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The Price of Mass Deportation

Trump wants to deport 11 million immigrants. Here are the likely economic consequences of that.

A construction worker in Florida on May 2, 2006, a day after the "Great American Boycott," a one-day strike by immigrant workers nationwide. (Alan Diaz/AP)

California could lose $100 billion of its GDP, annually. Texas could lose $60 billion. New Jersey, $25 billion. All but 5 U.S. states would see at least 1 percent of their GDP disappear each year. The resulting nationwide losses would build up to about $4.7 trillion in ten years.

This gloomy hypothetical scenario isn’t the economic fallout of some Wall Street meltdown or global currency crisis, although it certainly sounds like it. It’s the potential consequence of deporting around 11.3 million undocumented immigrants in the U.S., as Republican presidential nominee Donald Trump plans to do.

The numbers come from a new report by the Center for American Progress, in which researchers from the progressive think tank calculated the short-term and long-term economic impacts of Trump’s mass deportation policy. As far as estimates go, these are conservative ones. The report focuses only on the 7 million undocumented people who are a part of the labor force—the producers of goods and services. It doesn’t include the economic contributions of the 11 million undocumented consumers.

The researchers use a model that takes into account the differences and similarities between undocumented workers and others in the U.S. labor force, such as education, wages, and industries in which they work. The immediate impact? A 1.4 percent drop in GDP per year—and that’s purely from the loss of workers. Eventually, that average annual loss climbs to 2.6 percent, or $434.4 billion (in 2013 dollars). And in ten years, America would be $4.7 trillion poorer.

That impact compounds over time because when 7 million workers leave the labor force, the capital stock (tools and equipment firms invest in to help employees perform their jobs) have to contract. The report explains:

Because capital will adjust downward to a reduction in labor—for example, farmers will scrap or sell excess equipment per remaining worker—the long-run effects are larger and amount to two-thirds of the decline experienced during the Great Recession.

After subtracting 7 million workers, there will also be fewer incomes to tax. (Yes, these folks pay taxes.) It’s also likely that the government will spend more on programs like Social Security and Medicare, which undocumented immigrants contribute to substantially. By 2026, therefore, the federal revenues would shrink by $900 billion and debt will rise $982 billion. “Unsustainably high levels of the debt-to-GDP ratio may ultimately raise interest rates and choke off economic growth,” the report reads.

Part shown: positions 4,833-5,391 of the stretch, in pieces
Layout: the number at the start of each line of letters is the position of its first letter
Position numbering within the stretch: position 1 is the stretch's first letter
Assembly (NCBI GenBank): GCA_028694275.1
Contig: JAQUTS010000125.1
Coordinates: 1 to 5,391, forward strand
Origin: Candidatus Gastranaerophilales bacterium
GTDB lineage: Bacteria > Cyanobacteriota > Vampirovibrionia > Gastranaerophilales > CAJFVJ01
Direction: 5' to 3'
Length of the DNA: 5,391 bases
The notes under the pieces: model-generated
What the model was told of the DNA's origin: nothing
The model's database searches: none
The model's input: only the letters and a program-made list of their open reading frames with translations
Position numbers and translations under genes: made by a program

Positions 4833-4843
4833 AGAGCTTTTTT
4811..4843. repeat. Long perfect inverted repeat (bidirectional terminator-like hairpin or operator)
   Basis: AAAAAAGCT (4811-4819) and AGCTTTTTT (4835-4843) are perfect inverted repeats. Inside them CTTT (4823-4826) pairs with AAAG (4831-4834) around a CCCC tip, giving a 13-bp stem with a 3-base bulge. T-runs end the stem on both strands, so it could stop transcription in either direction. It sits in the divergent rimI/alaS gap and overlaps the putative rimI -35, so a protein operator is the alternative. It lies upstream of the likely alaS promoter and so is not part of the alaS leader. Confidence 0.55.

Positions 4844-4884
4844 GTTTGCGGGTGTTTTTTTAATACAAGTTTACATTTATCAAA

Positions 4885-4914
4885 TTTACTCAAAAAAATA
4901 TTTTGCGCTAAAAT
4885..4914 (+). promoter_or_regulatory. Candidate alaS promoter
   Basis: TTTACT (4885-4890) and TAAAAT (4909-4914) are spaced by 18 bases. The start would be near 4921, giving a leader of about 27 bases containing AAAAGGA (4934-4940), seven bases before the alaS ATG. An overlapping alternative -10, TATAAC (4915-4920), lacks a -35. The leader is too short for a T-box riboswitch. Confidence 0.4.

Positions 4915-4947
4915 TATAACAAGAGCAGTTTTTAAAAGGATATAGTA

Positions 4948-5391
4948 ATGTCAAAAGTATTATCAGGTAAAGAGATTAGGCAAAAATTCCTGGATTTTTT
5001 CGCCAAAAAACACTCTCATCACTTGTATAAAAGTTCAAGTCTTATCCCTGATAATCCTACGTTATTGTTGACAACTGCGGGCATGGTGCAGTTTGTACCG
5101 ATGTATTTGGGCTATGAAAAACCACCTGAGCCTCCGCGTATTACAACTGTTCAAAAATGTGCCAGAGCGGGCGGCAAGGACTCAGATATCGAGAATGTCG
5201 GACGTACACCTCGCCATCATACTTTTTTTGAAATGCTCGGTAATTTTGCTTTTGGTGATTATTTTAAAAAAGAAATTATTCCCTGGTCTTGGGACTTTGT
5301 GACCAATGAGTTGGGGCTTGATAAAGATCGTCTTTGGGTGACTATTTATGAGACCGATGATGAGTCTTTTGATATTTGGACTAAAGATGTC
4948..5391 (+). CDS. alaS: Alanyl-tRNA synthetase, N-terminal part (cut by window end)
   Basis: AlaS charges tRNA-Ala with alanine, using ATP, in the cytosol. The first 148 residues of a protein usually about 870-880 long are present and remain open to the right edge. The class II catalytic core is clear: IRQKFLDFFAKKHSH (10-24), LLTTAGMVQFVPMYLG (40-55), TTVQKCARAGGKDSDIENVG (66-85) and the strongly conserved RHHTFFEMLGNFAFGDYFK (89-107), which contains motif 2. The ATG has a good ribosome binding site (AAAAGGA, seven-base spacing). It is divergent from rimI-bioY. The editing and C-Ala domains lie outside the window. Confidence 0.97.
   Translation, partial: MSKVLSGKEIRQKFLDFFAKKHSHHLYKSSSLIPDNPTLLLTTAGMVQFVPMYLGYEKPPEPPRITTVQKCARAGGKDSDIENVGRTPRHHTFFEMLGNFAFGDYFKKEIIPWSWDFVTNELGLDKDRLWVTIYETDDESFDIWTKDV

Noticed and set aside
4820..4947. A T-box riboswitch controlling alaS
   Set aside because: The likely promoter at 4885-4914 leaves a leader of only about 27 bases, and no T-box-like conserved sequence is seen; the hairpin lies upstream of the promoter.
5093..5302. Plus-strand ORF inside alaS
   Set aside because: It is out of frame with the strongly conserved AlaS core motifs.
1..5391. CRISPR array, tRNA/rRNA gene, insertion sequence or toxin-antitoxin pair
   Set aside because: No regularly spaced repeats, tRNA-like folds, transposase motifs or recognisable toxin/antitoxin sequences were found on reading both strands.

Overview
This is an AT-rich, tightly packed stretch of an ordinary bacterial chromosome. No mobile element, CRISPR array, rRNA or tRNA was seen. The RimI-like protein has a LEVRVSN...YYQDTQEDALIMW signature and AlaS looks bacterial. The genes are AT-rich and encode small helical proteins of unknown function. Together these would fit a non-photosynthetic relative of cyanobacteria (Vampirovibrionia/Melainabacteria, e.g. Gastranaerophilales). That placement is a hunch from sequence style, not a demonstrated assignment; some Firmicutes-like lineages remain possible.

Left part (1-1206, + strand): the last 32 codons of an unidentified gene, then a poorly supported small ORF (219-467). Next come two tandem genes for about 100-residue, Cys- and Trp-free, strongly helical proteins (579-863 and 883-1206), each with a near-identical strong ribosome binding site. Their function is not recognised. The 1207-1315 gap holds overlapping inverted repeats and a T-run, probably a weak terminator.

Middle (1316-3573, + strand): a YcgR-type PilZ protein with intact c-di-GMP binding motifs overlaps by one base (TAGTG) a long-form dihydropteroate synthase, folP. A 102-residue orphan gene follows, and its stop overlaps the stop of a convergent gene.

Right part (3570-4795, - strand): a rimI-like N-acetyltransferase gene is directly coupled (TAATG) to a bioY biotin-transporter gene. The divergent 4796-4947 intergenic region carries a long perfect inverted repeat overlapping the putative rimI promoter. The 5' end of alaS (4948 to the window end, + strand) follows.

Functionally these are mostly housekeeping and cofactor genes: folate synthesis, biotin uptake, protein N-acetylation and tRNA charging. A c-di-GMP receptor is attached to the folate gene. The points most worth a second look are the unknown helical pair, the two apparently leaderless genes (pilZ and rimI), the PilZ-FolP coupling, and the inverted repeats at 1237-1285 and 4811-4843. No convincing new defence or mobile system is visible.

The hardest hit industries would, of course, be the ones heavily dominated by undocumented labor. Agriculture, construction, and hospitality might see decreases of 10 to 18 percent in their workforces—so, far fewer people to build and staff Trump’s hotels. But the big industries, like financial services, manufacturing, and wholesale and retail, would lose the largest amounts in actual dollars: upwards of $50 billion.

CAP has designed a nifty interactive to show how these losses play out state-by-state. Find out how much your state or industry will lose below:

But wait: Wouldn’t the 7.8 million unemployed native-born workers in the U.S. take up all those vacancies left behind?

This is indeed the scenario trumpeted by right-wing media platforms. The CAP report doesn’t explore this possibility in any detail, but it does note that “current unemployment rates are low in most industries” and that most undocumented immigrants are now doing jobs that offer lower pay. So, the incentives for native-born workers to either work longer hours or take up positions undocumented workers left behind are likely “small and short-lived,” the report reads.

But let’s look closer. In theory, it’s entirely possible that some unemployed Americans might take up the now-open jobs of the deported workers. However, a clean swap of 7 million undocumented immigrant workers with 7 million native-born-but-currently-unemployed ones isn’t really how the labor force works. Most important: The number of jobs isn’t fixed. That false assumption—economists call it the “lump of labor fallacy”—is necessary to make the claim that immigrants are displacing American workers, and that those jobs will fall right back in the laps of Real Americans if those immigrants are forced to leave.

If anything, evidence suggests that immigrants actually increase employment among native-born workers. Why? For one, they’re consumers, and they generate demand for goods and services that native-born workers can provide. Second, they start businesses. Third, they do different types of low-wage jobs than U.S. workers—even within the same industries. In a restaurant, for example, an undocumented immigrant is more likely to take on kitchen jobs that don’t require English proficiency, rather than front-of-the-house ones. With only a few exceptions, economists are largely in agreement about the overall positive effects of immigration. Even undocumented ones can be a complement—not a detriment—to U.S. workers. And the effects of mass deportation appear to be equally unambiguous.

About the Author

  • Tanvi Misra
    Tanvi Misra is a staff writer for CityLab covering demographics, inequality, and urban culture. She previously contributed to NPR's Code Switch blog and BBC's online news magazine.